Cystic Fibrosis

by Natalie Nguyen, Olivia Larkin

More Symptoms

Clubbed fingers and toes

  • the ends of fingers and toes become swollen and rounded

Polyps in nostrils

-soft growths in nasal passages that are caused by inflammation in the nose

Odorous Stools

-Mucus buildup in digestions

-Salty Skin

-Coughing with phlegm

-lung infections


Cellular Problem

Cystic Fibrosis is a disease that is caused by the mutation of the Cystic Fibrosis Transmembrane Regulator gene. CFTR is plasma membrane protein, the outermost layer of the cell which allows things to go in and out.The mutation affects the tertiary structure of CFTR.The organelles that work incorrectly are the cell membranes, in peroxisomes, and in lysosomes. The cell membrane allows things to travel in and out of the cell. The peroxisomes are organelles that contain enzymes that assist in metabolic reactions. Lysosomes also contain enzymes that help breakdown many different polymers. Any needed proteins fail to transport through the membrane. With Cystic Fibrosis patients, their cells trap salt in the cells and the moisture from the surrounding tissue is drawn and taken to the salty interior of the cell. This dries out the mucus making it thick and sticky, causing organs to clog.

This disease causes severe damage to the respiratory and the digestive system.

Cystic Fibrosis affects the respiratory system. The lungs are a pair of air filled organs that are located on both sides of the chest. You inhale air through your trachea (windpipe) and then through tubular branches called the bronchi. It then gets dispersed through even smaller branches called bronchioles.

Normally, bronchi are covered with cells that produce a thin layer of mucus. Cilia (little hairs) on the surface of the breathing tubes catch any foreign particles and send them away. Cystic fibrosis causes the mucus to become so sticky and thick that the cilia cannot sweep out the germs and other particles. Because of the infection, your immune system sends out white blood cells for an attempt to remove the infection. After white blood cells attack bacteria, they die and add on to the thickening layer of mucus.


  • respiratory system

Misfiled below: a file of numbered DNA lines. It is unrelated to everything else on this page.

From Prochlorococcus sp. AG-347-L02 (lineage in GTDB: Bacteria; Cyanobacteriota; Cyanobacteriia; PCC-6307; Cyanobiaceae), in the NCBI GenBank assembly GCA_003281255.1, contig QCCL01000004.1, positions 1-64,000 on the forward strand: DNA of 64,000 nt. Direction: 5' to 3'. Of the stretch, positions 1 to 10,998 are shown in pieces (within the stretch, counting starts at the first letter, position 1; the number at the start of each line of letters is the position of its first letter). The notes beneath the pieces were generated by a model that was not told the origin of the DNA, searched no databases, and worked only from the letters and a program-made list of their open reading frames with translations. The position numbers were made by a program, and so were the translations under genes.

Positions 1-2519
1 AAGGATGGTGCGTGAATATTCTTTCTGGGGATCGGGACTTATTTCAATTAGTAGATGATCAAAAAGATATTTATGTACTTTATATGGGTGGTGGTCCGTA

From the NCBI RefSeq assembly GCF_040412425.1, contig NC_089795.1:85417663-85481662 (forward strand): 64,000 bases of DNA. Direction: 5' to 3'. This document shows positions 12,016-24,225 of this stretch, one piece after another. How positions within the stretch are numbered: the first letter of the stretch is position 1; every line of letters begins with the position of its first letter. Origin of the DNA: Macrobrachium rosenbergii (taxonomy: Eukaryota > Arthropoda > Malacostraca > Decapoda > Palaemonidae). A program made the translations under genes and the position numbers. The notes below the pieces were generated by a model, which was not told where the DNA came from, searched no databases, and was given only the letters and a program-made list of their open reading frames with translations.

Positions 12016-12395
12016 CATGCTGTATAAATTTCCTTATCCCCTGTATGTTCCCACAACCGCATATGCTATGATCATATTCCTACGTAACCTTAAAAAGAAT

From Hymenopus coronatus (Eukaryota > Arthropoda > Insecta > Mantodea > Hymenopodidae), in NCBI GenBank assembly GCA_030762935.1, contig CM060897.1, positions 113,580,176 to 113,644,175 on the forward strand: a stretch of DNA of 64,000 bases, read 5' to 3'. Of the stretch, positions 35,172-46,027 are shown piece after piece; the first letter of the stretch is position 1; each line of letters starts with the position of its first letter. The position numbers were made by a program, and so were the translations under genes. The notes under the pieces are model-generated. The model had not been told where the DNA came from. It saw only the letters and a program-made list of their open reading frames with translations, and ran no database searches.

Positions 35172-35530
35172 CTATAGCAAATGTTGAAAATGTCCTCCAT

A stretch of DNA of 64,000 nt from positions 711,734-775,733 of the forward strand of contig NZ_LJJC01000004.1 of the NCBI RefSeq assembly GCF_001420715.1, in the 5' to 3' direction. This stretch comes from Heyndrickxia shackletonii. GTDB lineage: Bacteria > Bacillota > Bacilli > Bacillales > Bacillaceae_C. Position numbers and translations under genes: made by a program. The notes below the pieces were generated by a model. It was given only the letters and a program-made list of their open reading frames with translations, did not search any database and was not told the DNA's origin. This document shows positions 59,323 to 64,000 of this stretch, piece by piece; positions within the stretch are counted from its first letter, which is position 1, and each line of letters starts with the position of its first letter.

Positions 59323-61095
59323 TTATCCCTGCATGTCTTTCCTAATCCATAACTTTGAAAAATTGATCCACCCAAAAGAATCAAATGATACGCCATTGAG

1. abnormally thick and sticky mucus develops

  2. the abnormal mucus can clog the airways

  3. leads to bacterial infections and serious breathing

  4. bacterial infections cause coughing,wheezing, and inflammation

  5. over time bacterial infections and mucus buildup causes serious lung damage

  6. scar tissue and cysts develop in the lungs
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Cystic fibrosis also affects the digestive system. Your digestive system breaks down food, absorbs the needed nutrients, and gets rid of waste.

Cystic fibrosis causes mucus to fill the pancreas whose job is to produce enzymes that break down food in the intestines, letting nutrients be absorbed by your body. Food is not properly digested and causes malnutrition and will then lead to difficulty in maintaining weight.

Diabetes can also be an effect from cystic fibrosis. The pancreas also produces a hormone that helps control blood sugar. When clogged with mucus, the abnormal buildup of hormones start to break down the pancreatic tissue which stops insulin production causing diabetes.

Symptoms for the digestive system

  1. abnormally thick and sticky mucus builds up in pancreas

  2. mucus blocks ducks in pancreas

  3. this reduces the production of insulin and prevents enzymes from aiding digestion in the intestines

  4. leads to diarrhea, malnutrition, poor growth, and weight loss

  5. this shortage of insulin can lead to a form of diabetes, especially in adolescents and adults (cystic fibrosis-related diabetes mellitus

-Clubbed fingers and toes
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Cystic fibrosis is a genetic disorder that is transmitted to a child when both parents of a child have the recessive gene. (Note they do not have the disease.) There is a 25% that their child will develop CF, 25% that the child will not develop CF, and 50% that the child will receive the gene but not have CF.The individual inherits the disease in an autosomal recessive pattern (both copies of the gene in each cell have a mutation )


Genetic tests-This can be done by taking a blood sample from the mothers womb before birth.

Sweat Test: They measure the level of salt that is in your sweat. People who are diagnosed with CF have an abnormal amount of sweat in their sweat.

Immunoreactive trypsinogen: This test is a standard tests used on newborns to scan for CF. If there is a high level of IRT detected that suggest CF further testing on the newborn will be done.
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There is no cure for Cystic Fibrosis. Although, there are treatments that have helped the symptoms.

-Antibiotics are used to help prevent and treat lung infections and sinus infections.

  1. Taken by mouth

  2. Given in veins

  3. Breathing Treatments

Lifespan of those treated who are children live to about their early 50’s lifespan of adults who are treated live to about mid 40’s.

Untreated: Cystic Fibrosis is common to be untreated in adults. If untreated in children, a severe chest infection and chronic diarrhea can occur. Due to CF the child would be very weak and unable to absorb fat and protein. In 98% of cases, the pancreatic gland does not work properly and the gut is affected. Due to a constant battle between germs, patients can also develop arthritis.

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